There is a velvet revolution quietly picking up steam in the military dictatorship of Myanmar in Southeast Asia. Some 1,500 Buddhist monks marched 10 miles in the rain through knee deep water in some places to passively protest the actions of the military junta there. They're destination was the famous golden hilltop Shwedagon Pagoda. It has long been a symbol for social and political justice, as well as independence.
(Above: Shwedagon golden pagoda. Source: www.asiatours.net, make sure to credit that website if you use this image).
Their mindful walk gained nearly the same amount of followers along the route and so, just as Gandhi before them these monks are showing the power of peace in creating change. Much like rain the they marched in, water can wear down and eventually break apart the hardest rock, so too will they wear and break down the unjust totalitarian regime.
The military dare not repress and clamp down violently on the monks for they are greatly revered in Myanmar and such a crack down would case a massive revolt from the people. To put it simply, the repressive government is in a tight spot.
The good people of Myanmar are so grateful for the engaged Buddhism of the venerable monks:
"I feel so sorry to see the monks walking in heavy rain and taking such trouble on behalf of the people. I feel so grateful as well," a 50-year-old woman said, tears rolling down her face. Like most onlookers, she asked not to be named for fear of drawing the unwelcome attention of the authorities.
At one point, a young man in white T-shirt and shorts flung himself to the ground, touching his forehead to the feet of a monk in a traditional Buddhist gesture of reverence.
The protests express long pent-up opposition to the repressive regime and have become the most sustained challenge to the junta since a wave of student demonstrations that were forcibly suppressed in December 1996.
The junta's crackdown on the protesters has drawn increasing criticism from world leaders, including U.N. Secretary-General Ban Ki-moon and President Bush. They have called for the government to release opposition leader Aung San Suu Kyi, a Nobel Peace Prize laureate who has been under house arrest for more than 11 of the past 18 years.
James: The day before saw another protest march that swelled with 5,000 people. So far, Fridays march was the 4th in as many days.
The Myanmar monks are an inspiration not only to their downtrodden people but to all people everywhere. They remind us what is possible through peaceful action. They remind us here in America to not be complaisant with our government and our freedoms. If we do not accept that we are interconnected with our government then we risk detaching from the process of maintaining a healthy society. Things can change in a heartbeat and a Democracy is, in a way, a living, breathing organism that needs constant supervision to make sure the leaders don't become too corrupt and backslide on the individual freedoms that help prevent suffering.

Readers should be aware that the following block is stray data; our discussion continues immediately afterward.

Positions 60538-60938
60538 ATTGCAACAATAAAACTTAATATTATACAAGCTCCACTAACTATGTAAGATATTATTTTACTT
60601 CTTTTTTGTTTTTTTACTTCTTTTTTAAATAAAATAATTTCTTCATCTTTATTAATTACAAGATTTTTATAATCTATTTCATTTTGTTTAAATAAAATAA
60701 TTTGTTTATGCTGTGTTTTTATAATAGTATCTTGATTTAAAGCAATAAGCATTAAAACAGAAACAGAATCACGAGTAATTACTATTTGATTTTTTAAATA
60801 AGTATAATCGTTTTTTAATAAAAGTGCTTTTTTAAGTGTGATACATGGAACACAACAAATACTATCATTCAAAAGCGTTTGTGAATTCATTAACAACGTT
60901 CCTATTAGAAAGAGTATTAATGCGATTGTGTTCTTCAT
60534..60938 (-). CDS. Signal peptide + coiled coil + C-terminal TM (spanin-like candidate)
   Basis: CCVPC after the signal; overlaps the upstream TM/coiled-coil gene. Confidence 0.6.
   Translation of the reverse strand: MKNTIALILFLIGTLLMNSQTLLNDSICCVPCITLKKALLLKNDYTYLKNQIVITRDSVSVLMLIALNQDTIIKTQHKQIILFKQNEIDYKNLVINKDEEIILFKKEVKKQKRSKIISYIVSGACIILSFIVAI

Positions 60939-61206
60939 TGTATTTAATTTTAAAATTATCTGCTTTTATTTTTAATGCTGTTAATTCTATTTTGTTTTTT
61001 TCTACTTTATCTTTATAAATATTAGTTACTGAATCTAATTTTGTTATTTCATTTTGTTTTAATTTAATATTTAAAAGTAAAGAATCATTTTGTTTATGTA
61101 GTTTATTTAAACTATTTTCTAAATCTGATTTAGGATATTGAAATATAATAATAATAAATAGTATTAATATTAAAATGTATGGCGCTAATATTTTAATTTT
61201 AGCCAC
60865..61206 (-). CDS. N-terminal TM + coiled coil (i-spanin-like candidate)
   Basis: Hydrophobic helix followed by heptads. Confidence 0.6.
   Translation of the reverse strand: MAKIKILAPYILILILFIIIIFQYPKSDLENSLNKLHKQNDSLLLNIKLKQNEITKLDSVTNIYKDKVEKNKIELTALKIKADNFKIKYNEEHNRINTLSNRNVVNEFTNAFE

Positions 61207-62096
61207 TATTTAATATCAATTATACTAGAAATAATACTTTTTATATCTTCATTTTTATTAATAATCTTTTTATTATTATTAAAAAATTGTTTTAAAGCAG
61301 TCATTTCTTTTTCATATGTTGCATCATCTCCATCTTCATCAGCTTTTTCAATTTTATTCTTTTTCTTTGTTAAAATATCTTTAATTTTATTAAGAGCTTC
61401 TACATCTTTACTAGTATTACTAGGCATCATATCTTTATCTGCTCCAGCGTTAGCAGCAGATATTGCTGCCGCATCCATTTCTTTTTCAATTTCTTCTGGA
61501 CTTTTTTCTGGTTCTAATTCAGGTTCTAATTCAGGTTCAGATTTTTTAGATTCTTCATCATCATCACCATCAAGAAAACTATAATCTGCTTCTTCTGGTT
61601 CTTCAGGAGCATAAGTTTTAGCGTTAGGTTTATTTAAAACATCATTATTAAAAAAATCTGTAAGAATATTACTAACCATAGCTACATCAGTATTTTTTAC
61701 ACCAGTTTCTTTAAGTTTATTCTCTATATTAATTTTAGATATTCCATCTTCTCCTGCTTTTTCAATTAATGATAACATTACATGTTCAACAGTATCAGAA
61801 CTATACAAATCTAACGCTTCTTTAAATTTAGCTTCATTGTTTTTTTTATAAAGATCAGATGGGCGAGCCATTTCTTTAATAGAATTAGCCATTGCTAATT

This all reminds me of one of my favorite gathas from Thich Nhat Hanh, Peace in Oneself, Peace in the World.UPDATE: Saturday saw another protest march in Myanmar (Burma). The military junta government has up till now has mostly remained on the side lines of these protests/marches. However, there are reports that the government is looking to infiltrate the monks and stir up unrest so that the military will have "cause" to crackdown on the demonstrators:
The State Peace and Development Council (SPDC), the official name of the military regime of Myanmar (formerly known as Burma) has been accused of formenting violence to break up the countrywide protests led by the country's Sangha.
It has been reported that an Emergency Committee, chaired a senior general has been established to "forment trouble" in protest marches led by monks in various parts of the country.
The plan includes ordering soldiers and policemen to take off their uniforms, shave their heads and dress like monks, infiltrate the peace marches and forment trouble to break them up. The move is to pre-empt condemnation by the international community, which would be the case if the army moves in to forcibly attack the monks.
~Peace to all beings~